Again, can't say it enough - NEVER chart that you filed an incident report! You're covering your own toosh that way! Incident reports are for internal review, meaning that the institution uses them to make improvements and look at safety issues, etc. That information is not necessary in a pt's chart. True that you are supposed to chart what you do, but if pharmacy said it was okay to hang the med, hang it. If not, tell them you need a new dose. But don't write in the chart "pt abx dose expired, not given". Like someone said before, that is just ASKING for a lawsuit. Even if you feel like that was the right thing to do, you have to consider the other side of the coin. The pt missed an abx dose. Not good. If that pt later sued, they would ask you why you didn't get them a new dose, etc. Not good! You chart what you did for the pt, not the hoops you had to jump through to do it!

RN1982

Specializes in ICU/Critical Care.

We had a discussion at the hospital about a nurse that refused to hang meds b/c they were expired (expired that day). When asked how we would handle the situation - I said that I would double check with the pharmacist and if he/she gave me the ok, I would give meds and then document it in the chart. I was told that that should not be documented in the chart? confused...:confused:

The only reason I would not have documented that in the chart is because it's hearsay. The pharmacist isn't going to document in the chart that he said it was ok to give expired meds.

txspadequeenRN, BSN, RN

Specializes in ICU, PICC Nurse, Nursing Supervisor. Has 20 years experience.

i don't even know why this is a issue. if the drug is expired don't give it... get another dose from the pharmacy. i would never chart i gave a expired dose of medication that is setting your self up for lawsuit. i would alert my nurse manager and if she agrees with the pharmacist then she can give it and sign the mar....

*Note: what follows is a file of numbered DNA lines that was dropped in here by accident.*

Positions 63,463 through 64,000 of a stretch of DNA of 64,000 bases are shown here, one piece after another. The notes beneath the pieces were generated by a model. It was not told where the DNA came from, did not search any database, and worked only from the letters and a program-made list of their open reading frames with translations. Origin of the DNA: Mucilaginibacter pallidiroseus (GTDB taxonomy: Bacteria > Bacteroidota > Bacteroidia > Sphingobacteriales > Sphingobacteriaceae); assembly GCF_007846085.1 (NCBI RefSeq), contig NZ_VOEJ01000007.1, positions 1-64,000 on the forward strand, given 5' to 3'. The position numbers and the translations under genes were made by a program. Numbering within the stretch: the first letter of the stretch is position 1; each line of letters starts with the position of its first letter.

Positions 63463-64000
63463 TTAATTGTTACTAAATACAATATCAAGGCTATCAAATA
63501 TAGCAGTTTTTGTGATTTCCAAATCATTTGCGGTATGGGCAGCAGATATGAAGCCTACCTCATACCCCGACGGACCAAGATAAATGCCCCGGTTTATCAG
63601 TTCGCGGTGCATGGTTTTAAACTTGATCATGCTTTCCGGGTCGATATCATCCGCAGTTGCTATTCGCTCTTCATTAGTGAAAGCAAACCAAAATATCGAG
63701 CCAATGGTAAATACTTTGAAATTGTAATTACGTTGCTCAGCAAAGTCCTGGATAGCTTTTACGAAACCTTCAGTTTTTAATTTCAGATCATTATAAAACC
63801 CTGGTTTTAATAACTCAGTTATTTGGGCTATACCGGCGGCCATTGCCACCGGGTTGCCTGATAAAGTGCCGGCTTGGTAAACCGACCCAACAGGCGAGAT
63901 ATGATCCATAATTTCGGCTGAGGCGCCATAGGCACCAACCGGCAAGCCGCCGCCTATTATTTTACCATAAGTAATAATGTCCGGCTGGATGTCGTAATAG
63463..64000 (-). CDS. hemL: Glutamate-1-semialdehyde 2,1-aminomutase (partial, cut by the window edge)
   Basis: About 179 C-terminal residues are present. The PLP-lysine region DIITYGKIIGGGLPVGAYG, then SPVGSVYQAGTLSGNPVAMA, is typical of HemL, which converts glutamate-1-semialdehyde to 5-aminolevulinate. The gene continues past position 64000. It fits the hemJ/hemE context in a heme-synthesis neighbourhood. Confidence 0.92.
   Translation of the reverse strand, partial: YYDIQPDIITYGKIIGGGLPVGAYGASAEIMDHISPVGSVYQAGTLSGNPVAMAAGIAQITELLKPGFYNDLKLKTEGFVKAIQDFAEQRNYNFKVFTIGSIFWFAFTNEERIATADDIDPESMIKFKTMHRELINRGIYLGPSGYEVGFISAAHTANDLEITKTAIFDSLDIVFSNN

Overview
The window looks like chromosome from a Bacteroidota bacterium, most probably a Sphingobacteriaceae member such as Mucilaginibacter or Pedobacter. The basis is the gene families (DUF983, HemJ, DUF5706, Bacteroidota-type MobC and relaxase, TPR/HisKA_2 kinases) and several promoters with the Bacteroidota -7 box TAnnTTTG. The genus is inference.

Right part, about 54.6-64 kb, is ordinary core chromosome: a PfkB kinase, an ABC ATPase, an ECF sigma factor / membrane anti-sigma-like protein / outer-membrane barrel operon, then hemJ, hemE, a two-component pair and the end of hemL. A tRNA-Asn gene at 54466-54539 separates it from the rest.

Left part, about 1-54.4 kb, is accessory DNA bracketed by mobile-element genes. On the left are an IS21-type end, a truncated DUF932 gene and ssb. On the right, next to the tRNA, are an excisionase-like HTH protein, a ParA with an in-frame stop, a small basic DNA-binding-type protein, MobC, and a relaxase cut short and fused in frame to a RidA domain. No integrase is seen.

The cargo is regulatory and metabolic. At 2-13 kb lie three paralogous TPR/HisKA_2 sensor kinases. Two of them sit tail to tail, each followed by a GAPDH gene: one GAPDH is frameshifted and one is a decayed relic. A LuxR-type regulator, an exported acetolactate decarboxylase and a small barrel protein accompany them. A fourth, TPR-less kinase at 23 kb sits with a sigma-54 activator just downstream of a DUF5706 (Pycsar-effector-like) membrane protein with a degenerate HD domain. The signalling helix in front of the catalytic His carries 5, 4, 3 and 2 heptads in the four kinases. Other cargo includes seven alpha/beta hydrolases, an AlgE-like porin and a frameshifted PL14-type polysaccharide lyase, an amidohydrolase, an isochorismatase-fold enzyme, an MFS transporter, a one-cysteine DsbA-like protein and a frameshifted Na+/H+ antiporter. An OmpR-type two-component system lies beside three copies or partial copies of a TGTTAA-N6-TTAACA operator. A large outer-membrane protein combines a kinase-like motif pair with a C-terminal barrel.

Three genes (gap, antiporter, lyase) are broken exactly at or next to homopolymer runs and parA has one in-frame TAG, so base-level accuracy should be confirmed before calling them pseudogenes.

txspadequeenRN, BSN, RN

Specializes in ICU, PICC Nurse, Nursing Supervisor. Has 20 years experience.

this is the whole deal right here..that pharmacist will be sitting on a beach in tahiti while you are defending your nursing practice in court....it is hearsay and that wont do you any good in court....

the only reason i would not have documented that in the chart is because it's hearsay. the pharmacist isn't going to document in the chart that he said it was ok to give expired meds.

I was taught that you never chart anything that will bring attention to your actions or that point out errors as errors. That is asking for it when lawsuit time comes around. You don't chart incident reports. If, for instance, you do discover a mistake, you are supposed to chart objectively what occurred and the actions that happened afterwards without using the words "mistake" or "medication error" etc. In this case, simply don't give a questionable med. If the pharmacist oks the med, then give the med. If you have any doubts, just don't give the med. Don't give it, then chart statements in the chart indicating that the med was expired or that anything else was wrong about the med. That is not very wise. If I were someone looking for info for a lawsuit, I would jump on statements like this being in the chart. You would be handing ammunition to me on a platter. If you ever have questions about charting something, it is always a good idea to check with your supervisor about it before you write in the chart.